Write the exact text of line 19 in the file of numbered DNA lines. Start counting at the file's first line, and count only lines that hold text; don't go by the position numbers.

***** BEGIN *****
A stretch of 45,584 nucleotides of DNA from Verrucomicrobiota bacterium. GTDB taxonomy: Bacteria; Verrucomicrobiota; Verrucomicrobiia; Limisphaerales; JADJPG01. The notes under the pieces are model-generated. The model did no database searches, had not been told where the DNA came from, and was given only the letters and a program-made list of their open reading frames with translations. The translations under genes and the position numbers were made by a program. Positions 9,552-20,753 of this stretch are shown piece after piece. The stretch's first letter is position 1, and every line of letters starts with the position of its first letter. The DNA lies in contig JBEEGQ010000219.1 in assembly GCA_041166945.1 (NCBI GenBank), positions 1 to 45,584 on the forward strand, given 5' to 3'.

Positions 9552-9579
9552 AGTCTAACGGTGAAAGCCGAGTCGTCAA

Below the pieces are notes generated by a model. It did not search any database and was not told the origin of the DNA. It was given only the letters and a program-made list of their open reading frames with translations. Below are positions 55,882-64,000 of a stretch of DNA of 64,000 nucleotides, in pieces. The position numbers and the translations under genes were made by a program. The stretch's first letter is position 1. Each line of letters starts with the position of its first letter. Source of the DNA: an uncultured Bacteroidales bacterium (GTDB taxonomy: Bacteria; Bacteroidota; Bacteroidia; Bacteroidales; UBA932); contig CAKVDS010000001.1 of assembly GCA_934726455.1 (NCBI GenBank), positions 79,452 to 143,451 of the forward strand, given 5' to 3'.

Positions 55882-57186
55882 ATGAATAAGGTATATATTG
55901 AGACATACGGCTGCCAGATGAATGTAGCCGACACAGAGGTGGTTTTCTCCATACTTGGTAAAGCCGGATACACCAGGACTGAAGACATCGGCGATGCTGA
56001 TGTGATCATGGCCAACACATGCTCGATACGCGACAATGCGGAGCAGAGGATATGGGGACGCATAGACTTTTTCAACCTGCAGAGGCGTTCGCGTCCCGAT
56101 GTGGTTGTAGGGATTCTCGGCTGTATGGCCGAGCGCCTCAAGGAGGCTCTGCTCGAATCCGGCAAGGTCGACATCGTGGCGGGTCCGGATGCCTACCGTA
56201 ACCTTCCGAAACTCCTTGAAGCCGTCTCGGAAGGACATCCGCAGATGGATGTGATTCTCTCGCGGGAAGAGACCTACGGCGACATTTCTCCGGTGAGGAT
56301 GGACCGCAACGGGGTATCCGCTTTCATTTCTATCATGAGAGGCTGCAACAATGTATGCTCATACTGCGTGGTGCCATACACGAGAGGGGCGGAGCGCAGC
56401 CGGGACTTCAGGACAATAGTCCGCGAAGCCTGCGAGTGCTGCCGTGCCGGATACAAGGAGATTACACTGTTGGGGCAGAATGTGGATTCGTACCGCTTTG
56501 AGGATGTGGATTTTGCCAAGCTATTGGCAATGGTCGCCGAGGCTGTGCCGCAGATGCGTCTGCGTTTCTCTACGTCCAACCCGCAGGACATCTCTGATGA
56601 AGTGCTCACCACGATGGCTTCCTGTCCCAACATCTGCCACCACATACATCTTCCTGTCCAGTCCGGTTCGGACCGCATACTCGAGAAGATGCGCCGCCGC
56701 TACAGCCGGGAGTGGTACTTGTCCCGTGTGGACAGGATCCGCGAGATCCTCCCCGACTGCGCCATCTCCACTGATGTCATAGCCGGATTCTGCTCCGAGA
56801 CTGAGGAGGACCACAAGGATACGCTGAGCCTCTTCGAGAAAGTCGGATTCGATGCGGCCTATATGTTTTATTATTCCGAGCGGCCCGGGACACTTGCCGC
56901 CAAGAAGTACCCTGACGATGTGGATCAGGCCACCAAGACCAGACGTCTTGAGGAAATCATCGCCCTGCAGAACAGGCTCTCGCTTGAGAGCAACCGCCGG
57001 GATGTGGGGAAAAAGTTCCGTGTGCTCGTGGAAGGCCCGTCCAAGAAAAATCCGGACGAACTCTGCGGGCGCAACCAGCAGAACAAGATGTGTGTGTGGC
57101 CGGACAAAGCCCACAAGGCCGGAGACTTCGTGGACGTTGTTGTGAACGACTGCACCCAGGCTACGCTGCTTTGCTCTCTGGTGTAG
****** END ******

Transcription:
57101 CGGACAAAGCCCACAAGGCCGGAGACTTCGTGGACGTTGTTGTGAACGACTGCACCCAGGCTACGCTGCTTTGCTCTCTGGTGTAG